The National Center on Addiction and Substance Abuse Commends the FDA for Extending its Tobacco Control Authority to All Tobacco Products, but Urges Further Action to Protect Youth From Their Harms | Center on Addiction

The National Center on Addiction and Substance Abuse Commends the FDA for Extending its Tobacco Control Authority to All Tobacco Products, but Urges Further Action to Protect Youth From Their Harms

The National Center on Addiction and Substance Abuse Commends the FDA for Extending its Tobacco Control Authority to All Tobacco Products, but Urges Further Action to Protect Youth From Their Harms

May 06, 2016

The National Center on Addiction and Substance Abuse, an organization that has worked tirelessly for nearly a quarter century to protect young people from addictive substances, applauds the U.S. Food and Drug Administration’s (FDA) announcement regarding extending its oversight of tobacco products to electronic cigarettes, hookah (water pipe), cigars, dissolvables, and other previously unregulated products that are widely available to youth.

The FDA has appropriately stepped in to fill the regulatory void that has allowed nicotine products to flood the market unchecked, at great risk to our nation’s youth and to the public health.

This long-overdue regulatory authority, if effectively implemented and enforced, will go a long way toward bringing sensible guidelines, restrictions and safety standards to a largely unbridled market. It will reduce the accessibility of potentially addictive and harmful products to youth, while still allowing long-term cigarette smokers to switch to potentially less harmful nicotine products knowing that they have gone through the FDA’s rigorous standards regarding safe manufacturing and distribution. No parent wants their children to use nicotine products, and no adult should want to use a product that has not met basic standards regarding its contents, dosage and health claims.

The FDA’s final rule giving the agency regulatory authority over the sale, marketing and manufacturing of all tobacco products is an essential first step, but just as important is how exactly it will implement this authority. To be effective, our Center urges the FDA to do everything in its power to make all tobacco and nicotine products less toxic, less addictive and less appealing. This includes exercising its authority to:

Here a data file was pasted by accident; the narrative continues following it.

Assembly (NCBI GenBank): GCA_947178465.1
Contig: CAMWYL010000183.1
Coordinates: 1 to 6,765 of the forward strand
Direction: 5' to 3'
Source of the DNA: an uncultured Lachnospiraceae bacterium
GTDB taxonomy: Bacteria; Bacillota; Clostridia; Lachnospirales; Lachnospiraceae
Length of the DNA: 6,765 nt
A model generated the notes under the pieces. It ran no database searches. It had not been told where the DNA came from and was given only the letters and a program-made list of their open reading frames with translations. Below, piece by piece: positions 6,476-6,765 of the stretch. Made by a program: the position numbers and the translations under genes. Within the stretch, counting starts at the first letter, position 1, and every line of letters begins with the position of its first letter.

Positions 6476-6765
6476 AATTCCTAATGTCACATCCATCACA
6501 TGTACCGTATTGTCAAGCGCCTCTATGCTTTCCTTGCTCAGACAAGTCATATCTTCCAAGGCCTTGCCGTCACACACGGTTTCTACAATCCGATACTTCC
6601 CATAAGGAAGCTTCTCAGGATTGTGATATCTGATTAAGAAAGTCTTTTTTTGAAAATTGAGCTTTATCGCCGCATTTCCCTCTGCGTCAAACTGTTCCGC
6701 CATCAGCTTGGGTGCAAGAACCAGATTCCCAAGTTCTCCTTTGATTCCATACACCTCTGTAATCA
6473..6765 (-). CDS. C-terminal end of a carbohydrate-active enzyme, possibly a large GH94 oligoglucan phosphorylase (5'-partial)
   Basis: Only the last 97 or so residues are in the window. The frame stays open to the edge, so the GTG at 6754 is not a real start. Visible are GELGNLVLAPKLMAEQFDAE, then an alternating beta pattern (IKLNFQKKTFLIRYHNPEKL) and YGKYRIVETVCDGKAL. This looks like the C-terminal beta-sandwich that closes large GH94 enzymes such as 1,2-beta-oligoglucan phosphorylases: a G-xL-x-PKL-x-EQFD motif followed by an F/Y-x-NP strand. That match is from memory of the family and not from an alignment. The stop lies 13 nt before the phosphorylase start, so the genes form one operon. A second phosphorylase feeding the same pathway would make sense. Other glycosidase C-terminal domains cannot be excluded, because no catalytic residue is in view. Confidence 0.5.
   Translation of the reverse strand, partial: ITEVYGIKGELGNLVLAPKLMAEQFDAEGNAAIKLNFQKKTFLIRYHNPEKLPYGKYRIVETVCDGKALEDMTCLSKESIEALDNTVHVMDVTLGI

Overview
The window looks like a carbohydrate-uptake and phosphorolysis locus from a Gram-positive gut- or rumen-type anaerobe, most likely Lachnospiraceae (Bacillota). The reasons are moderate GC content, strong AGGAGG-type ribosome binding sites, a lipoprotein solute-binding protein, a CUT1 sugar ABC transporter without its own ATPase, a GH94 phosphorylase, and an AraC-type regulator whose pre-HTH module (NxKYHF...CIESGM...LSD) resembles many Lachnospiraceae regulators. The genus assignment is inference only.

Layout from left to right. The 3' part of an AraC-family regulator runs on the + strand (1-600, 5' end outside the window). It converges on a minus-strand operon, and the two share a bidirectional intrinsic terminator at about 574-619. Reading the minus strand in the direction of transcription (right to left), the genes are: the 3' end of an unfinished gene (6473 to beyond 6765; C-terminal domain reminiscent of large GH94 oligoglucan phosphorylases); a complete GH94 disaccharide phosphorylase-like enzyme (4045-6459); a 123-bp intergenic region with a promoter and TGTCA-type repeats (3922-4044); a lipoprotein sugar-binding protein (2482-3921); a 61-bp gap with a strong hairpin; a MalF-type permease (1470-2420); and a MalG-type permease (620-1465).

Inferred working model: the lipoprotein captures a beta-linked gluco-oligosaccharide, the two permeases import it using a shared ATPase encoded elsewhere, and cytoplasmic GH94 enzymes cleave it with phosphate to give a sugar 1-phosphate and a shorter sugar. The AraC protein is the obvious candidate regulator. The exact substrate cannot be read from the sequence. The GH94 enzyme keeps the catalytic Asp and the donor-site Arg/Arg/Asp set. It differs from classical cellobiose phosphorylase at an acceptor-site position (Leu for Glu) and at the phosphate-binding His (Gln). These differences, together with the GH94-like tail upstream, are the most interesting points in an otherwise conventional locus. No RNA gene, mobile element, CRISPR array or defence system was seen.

• Ban all flavorings, including menthol, from all nicotine and tobacco products
  • Implement and enforce product standards that minimize the health risks and addictive potential of all nicotine and tobacco products
  • Require effective, research-based warnings regarding not only the addictive nature of nicotine, but also the health risks of the many ingredients and potentially toxic constituents that these products contain
  • Resist attempts by the tobacco industry to weaken or undermine the regulation of tobacco and nicotine products and current efforts to protect the public health

We also urge state and local governments to enhance tobacco control efforts in areas outside the FDA’s current jurisdiction, including increasing the minimum age of sale for all tobacco and nicotine products to 21 and broadening smoke-free indoor/outdoor air laws to include all tobacco products. California laudably announced these policy changes today and we hope that other states and localities quickly follow suit.

The National Center on Addiction and Substance Abuse knows all too well how addictive substances have ravaged our nation’s health and well-being and driven up health care costs. The FDA and other federal, state and local government bodies should do everything in their power to use effective, sensible and research-based policies and programs to reduce the harms of existing addictive products and limit the dissemination of new ones.

 

Media

Media Specialist

(212) 841.5293 ​
cross@centeronaddiction.org

media@centeronaddiction.org

Media

Communications and Digital Associate

(212) 841.5206 

media@centeronaddiction.org

Media

Director of Digital Communications

(212) 841.5225

media@centeronaddiction.org

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